This in vitro study evaluated the influence of the type of miniplate and the number of screws installed in the proximal and distal segments on the stability and resistance of Champy’s osteosynthesis in mandibular angle fractures. Sixty polyurethane hemimandibles with bone-like consistency were randomly assigned to four groups ( n = 15) and sectioned in the mandibular angle region to simulate fracture. The bone segments were fixed by different osteosynthesis methods using 2.0 mm miniplates and 2.0 mm × 6 mm monocortical screws. In groups 1 and 2, two conventional (G1) or locking (G2) screws were installed in each bone segment using a conventional (G1) or a locking (G2) straight miniplate; in groups 3 and 4, three conventional (G3) or locking (G4) screws were installed in the proximal segment and four conventional (G3) or locking (G4) screws were installed in the distal segment using a conventional (G3) or a locking (G4) seven-hole straight miniplate. The hemimandibles were loaded in compressive strength until a 4 mm displacement occurred between the segments, vertically or horizontally. Locking plate/screw systems provided significantly greater resistance to displacement than conventional ones ( p < .01). Locking miniplates offered more resistance than conventional miniplates. Long locking miniplates provided greater stability than short ones.
Mandibular angle fractures represent 23–42% of all types of mandibular fractures , the most frequent causes being physical assault, motor vehicle accidents, falls and sports-related accidents . These injuries are currently treated by plate/screw osteosynthesis and, depending on the case, the bone segments are secured by one-miniplate fixation, two-miniplate fixation or by a single rigid plate. Owing to the biomechanics of this region, the treatment of fractures in the mandibular angle is associated with high complication rates .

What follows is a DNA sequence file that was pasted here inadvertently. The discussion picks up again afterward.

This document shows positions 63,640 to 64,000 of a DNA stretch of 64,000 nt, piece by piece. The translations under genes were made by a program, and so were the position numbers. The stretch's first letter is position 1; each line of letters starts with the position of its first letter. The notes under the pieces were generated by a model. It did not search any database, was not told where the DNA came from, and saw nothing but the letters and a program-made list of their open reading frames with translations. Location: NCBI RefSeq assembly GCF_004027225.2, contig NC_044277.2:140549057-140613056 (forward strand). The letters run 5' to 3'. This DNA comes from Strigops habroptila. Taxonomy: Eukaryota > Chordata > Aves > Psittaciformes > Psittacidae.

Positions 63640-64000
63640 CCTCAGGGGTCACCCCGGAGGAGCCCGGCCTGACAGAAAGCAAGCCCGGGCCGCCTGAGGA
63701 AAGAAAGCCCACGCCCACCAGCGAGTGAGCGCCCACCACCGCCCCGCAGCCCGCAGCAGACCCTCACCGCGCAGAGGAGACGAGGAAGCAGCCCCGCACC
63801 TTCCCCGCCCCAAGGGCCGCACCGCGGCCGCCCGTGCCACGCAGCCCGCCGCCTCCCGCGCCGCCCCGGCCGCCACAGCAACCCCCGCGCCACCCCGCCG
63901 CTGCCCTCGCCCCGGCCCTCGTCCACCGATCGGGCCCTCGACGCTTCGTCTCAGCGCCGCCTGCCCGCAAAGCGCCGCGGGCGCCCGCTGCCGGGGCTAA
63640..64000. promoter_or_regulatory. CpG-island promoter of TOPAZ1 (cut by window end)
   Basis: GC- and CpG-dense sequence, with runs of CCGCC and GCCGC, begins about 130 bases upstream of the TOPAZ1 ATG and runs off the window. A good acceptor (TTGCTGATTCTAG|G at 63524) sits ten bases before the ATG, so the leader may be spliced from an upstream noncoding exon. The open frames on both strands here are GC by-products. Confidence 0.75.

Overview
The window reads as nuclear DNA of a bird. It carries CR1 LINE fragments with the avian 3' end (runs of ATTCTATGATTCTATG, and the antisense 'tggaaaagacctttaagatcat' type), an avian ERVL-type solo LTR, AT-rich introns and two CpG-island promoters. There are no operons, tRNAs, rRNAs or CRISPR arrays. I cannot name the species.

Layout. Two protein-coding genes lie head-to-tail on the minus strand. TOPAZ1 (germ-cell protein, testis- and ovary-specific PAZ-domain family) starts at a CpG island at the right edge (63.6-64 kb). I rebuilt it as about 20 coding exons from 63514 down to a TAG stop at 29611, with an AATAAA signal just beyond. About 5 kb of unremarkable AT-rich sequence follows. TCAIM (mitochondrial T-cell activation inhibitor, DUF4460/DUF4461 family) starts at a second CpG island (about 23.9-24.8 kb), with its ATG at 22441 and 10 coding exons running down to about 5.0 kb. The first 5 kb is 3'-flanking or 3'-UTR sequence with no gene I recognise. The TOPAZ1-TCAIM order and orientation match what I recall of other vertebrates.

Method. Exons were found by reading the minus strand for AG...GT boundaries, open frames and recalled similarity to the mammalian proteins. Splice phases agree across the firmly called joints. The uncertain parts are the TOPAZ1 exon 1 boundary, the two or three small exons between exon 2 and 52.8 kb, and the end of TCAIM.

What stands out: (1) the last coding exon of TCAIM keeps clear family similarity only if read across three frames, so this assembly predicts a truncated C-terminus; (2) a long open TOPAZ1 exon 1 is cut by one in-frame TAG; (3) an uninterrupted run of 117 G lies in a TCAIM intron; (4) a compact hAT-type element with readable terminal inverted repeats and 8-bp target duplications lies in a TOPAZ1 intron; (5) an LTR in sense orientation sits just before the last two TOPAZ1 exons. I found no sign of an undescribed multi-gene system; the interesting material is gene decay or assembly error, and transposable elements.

Some studies have tried to establish an adequate protocol with the least possible morbidity for the treatment of mandibular fractures in the angle region and basically two types of osteosynthesis have been proposed . The first, known as rigid fixation, is based on the use of plates and large-diameter screws to provide sufficient rigidity and resist displacement of the bone fragments during mandibular function. The second, known as stable fixation, is based on Champy’s method, according to which mandibular osteosynthesis is achieved by malleable miniature plates (usually a single, non-compressive plate) fixed with monocortical screws via a buccal approach . In vitro studies and clinical trials have shown good results using miniplates according to Champy’s ideal osteosynthesis line principles for mandibular angle fracture treatment.
K roon et al. reported that one-miniplate osteosynthesis on the buccal side of the fracture or along the external oblique line is sufficient to withstand masticatory forces, but fixation in these regions did not resist lateral mandibular movements. They also observed that during movements simulating mastication, mainly in the molar region, there was a displacement of the mandibular base region (basilar line), which could not resist the forces with only one plate installed in the region of tension (alveolar process).
C hoi et al. and S chierle et al. have demonstrated that the installation of a second miniplate in the inferior border of the mandible could be more effective for fracture stabilization. E llis & W alker did not achieve satisfactory results using two non-compressive miniplates in the mandibular angle region. They argued that this procedure would require an extraoral or transcutaneous approach. Despite being adequate in specific situations, this treatment has the disadvantage of not stabilizing all mandibular movements associated with angle fractures.
Another disadvantage attributed to Champy’s mandibular osteosynthesis is the difficulty of a passive miniplate adaptation along the external oblique line, which, according to K roon et al. causes a tension effect that may lead to osteosynthesis failure or compromise its stability. A previous study of miniplate osteosynthesis of mandibular angle fractures using photoelastic models found that bone stress occurs exactly around the screws, which can loosen from the bone plate and compromise osteosynthesis. These effects are accentuated if the miniplates are not well adapted to the underlying bone .
The introduction of locking plate/screw reconstruction systems for the treatment of mandibular fractures has offered advantages over other plating systems. These plates function as internal fixators, achieving stability by locking the screw to the plate. A unique advantage of locking screw/plate systems is that it is unnecessary for the plate to have intimate contact with the underlying bone, making plate adaptation easier, preventing plate compression on the bone and minimizing bone traction against the plate .